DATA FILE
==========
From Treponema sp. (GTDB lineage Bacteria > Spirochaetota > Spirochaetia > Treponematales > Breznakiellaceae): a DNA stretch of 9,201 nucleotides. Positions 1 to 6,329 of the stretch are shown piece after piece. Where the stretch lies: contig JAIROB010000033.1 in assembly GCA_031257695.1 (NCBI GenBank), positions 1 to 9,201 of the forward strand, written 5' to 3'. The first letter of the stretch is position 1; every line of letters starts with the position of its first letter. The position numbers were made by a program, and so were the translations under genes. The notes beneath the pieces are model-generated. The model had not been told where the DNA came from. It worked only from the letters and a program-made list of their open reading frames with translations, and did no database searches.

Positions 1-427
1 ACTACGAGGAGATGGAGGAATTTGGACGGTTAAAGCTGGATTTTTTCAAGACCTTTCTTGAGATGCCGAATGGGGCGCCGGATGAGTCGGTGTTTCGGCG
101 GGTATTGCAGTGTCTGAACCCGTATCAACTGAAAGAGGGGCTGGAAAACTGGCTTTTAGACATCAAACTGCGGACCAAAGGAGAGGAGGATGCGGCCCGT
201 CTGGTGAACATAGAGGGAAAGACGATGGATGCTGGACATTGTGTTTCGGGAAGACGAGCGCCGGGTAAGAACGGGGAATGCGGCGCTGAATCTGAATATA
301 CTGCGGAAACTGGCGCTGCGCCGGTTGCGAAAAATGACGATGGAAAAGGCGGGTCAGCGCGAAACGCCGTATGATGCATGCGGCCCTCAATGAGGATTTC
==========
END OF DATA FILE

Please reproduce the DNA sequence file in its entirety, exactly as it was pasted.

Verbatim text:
From Treponema sp. (GTDB lineage Bacteria > Spirochaetota > Spirochaetia > Treponematales > Breznakiellaceae): a DNA stretch of 9,201 nucleotides. Positions 1 to 6,329 of the stretch are shown piece after piece. Where the stretch lies: contig JAIROB010000033.1 in assembly GCA_031257695.1 (NCBI GenBank), positions 1 to 9,201 of the forward strand, written 5' to 3'. The first letter of the stretch is position 1; every line of letters starts with the position of its first letter. The position numbers were made by a program, and so were the translations under genes. The notes beneath the pieces are model-generated. The model had not been told where the DNA came from. It worked only from the letters and a program-made list of their open reading frames with translations, and did no database searches.

Positions 1-427
1 ACTACGAGGAGATGGAGGAATTTGGACGGTTAAAGCTGGATTTTTTCAAGACCTTTCTTGAGATGCCGAATGGGGCGCCGGATGAGTCGGTGTTTCGGCG
101 GGTATTGCAGTGTCTGAACCCGTATCAACTGAAAGAGGGGCTGGAAAACTGGCTTTTAGACATCAAACTGCGGACCAAAGGAGAGGAGGATGCGGCCCGT
201 CTGGTGAACATAGAGGGAAAGACGATGGATGCTGGACATTGTGTTTCGGGAAGACGAGCGCCGGGTAAGAACGGGGAATGCGGCGCTGAATCTGAATATA
301 CTGCGGAAACTGGCGCTGCGCCGGTTGCGAAAAATGACGATGGAAAAGGCGGGTCAGCGCGAAACGCCGTATGATGCATGCGGCCCTCAATGAGGATTTC